A Summary of Florida Whistleblower Laws
The state of Florida strictly follows the employment-at-will doctrine. This means employees can be discharged from work for any reason. However, the state has some exceptions to this doctrine. This includes common law protections and statutory protections. Statutory protections are enacted by the state’s legislature and cover specific subject areas (e.g., workers’ compensation). On the other hand, common law protections are laws that are created in courts to fill the gaps not covered by enacted laws.
This is a summary of Florida Whistleblower Laws, make sure to check out the Federal Whistleblower Laws as well.
Whistleblower Rights in Florida
Common Law Protections
Florida courts do not recognize a public policy exception to the employment-at-will doctrine. Instead, the courts require that any public policy exception to the employment-at-will doctrine should only be derived from the state’s legislature. This means employers cannot discharge an employee for reasons that violate any of the state’s statutes. So, for example, if a statute gives employees the right to workers’ compensation, an employer who terminates an employee in retaliation for exercising such a right may be found guilty of violating the statute.
Public Sector Employees
Employers are prohibited from discharging or carrying out any adverse action against an employee in retaliation for:
- Disclosing a violation of federal and state laws or any other rule or regulation.
- Disclosing acts of gross mismanagement, malfeasance, misfeasance, gross waste of public funds, suspected or actual Medicaid fraud or abuse, or gross neglect of duty.
- Participating in an investigation, hearing, or inquiry related to the violations or acts mentioned above.
- Refusing to participate in any activity outlawed by this statute.
- Initiating a complaint through a whistleblower hotline.
Whistleblowers are required to disclose information to any agency or federal entity that has the authority to investigate, police, manage, or otherwise remedy the violation or act e.g., Office of the Chief Inspector General. Fla. Stat. § 112.3187.
Private Sector Employees
Employers are not allowed to discharge or in any way retaliate against an employee because the employee:
- Disclosed or intends to disclose a violation of state and federal law or any other rule or regulation to the relevant governmental agency.
- Testified or participated in an investigation, hearing, or inquiry related to a violation of a law or regulation by the employer.
- Refused to take part in an activity that violates a law, rule, or regulation.
It is illegal for an employer to discharge or in any way discriminate against an employee in retaliation for filing a workers’ compensation claim or attempting to file a workers’ compensation claim. Fla. Stat. § 440.205.
It is illegal for an employer to discharge or in any way discriminate against an employee in retaliation for exercising the right to receive the minimum wage or:
- Filing a complaint regarding the violation of minimum wage law by the employer.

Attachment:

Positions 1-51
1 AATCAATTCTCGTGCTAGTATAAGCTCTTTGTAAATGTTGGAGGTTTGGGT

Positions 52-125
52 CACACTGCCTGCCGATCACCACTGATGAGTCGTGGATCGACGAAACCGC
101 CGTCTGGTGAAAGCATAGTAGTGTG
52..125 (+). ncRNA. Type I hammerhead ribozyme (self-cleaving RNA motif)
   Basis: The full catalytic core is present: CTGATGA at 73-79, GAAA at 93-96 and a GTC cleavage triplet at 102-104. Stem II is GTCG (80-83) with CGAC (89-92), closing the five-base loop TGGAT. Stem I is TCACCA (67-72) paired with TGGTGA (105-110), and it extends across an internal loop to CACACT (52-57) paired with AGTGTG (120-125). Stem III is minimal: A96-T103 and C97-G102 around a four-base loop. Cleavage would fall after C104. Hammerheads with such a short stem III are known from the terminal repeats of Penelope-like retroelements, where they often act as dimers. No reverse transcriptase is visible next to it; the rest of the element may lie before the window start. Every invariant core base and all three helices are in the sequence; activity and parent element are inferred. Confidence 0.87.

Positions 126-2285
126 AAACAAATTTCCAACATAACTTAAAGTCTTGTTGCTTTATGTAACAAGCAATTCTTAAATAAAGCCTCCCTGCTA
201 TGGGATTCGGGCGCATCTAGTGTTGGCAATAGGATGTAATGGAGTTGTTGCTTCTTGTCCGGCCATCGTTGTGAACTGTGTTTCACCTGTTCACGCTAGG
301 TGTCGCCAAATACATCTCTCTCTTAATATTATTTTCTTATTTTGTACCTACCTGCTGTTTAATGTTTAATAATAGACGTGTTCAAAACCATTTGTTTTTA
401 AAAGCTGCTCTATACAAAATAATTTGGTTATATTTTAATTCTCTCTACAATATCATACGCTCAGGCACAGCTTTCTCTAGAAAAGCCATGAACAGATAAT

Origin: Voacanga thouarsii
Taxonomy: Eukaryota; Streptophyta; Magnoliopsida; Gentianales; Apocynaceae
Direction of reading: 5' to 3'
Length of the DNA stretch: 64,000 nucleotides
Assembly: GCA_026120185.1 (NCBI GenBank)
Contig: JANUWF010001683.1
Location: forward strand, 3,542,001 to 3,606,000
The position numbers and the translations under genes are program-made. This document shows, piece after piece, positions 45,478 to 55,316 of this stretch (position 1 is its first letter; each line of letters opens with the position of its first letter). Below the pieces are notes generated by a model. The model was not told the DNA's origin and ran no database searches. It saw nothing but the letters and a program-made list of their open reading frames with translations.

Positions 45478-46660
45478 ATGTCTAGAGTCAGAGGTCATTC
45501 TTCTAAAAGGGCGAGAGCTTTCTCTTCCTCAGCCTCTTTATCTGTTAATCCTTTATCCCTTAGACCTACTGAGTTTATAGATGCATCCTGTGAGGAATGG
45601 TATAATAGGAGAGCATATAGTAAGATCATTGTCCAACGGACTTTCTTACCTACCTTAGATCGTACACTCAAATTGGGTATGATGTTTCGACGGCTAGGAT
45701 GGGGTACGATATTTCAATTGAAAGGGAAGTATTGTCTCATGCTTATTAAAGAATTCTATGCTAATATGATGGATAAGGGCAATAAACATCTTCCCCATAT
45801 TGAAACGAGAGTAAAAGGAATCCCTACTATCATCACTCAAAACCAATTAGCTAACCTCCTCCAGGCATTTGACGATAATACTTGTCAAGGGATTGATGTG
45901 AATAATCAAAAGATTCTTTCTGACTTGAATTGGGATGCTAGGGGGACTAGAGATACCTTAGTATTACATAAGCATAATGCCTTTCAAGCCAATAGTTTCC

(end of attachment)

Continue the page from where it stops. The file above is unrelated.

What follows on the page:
- Reporting to any person about the employer’s non-compliance with the minimum wage law.
- Assisting any person in asserting his or her minimum wage rights.
Fla. Stat. § 448.109
Whistleblower Hotlines in Florida
To file a complaint under the public employee statute, call the Florida Commission on Human Relations at (850) 488-7082.
Whistleblower Retaliation Claims in Florida
Public Sector Employees
Employees who suffer retaliation related to this statute are required to file a complaint with the appropriate government authority within 60 days of the retaliation. After receiving a final decision from the government authority, the employee can file a lawsuit within 180 days of receiving the decision. Fla. Stat. § 112.3187.
Private Sector Employees
Employees who suffer retaliation for reasons related to this statute can file a lawsuit within 2 years of discovering that retaliatory action had been taken or within 4 years of the retaliation, whichever is earlier. Fla. Stat. § 448.103.
Employees can file a lawsuit after suffering retaliation for reasons related to this statute within 4 years of the retaliatory action.
Employees are required to give their employers 15 days to resolve any minimum wage claims before filing a lawsuit.
Retaliation and Violation Penalties in Florida
Unless stated otherwise by a statute, an employer who violates a statutory law may be ordered by a court to pay different forms of compensation to the employee.
A court may award an employee the following types of relief:
- Reinstatement to the previous job position
- Reinstatement of the employee’s full fringe benefits.
- Compensation for lost wages or benefits
- Covering of court costs and attorney fees
- Issuance of an injunction, if appropriate.
- Temporary reinstatement to previous job position pending a final decision on the complaint.
In addition to the types of relief mentioned above, employers who violate this statute may be liable to pay a fine of $1000 per violation.
Click for an overview of Federal Whistleblower Laws .
More Florida Laws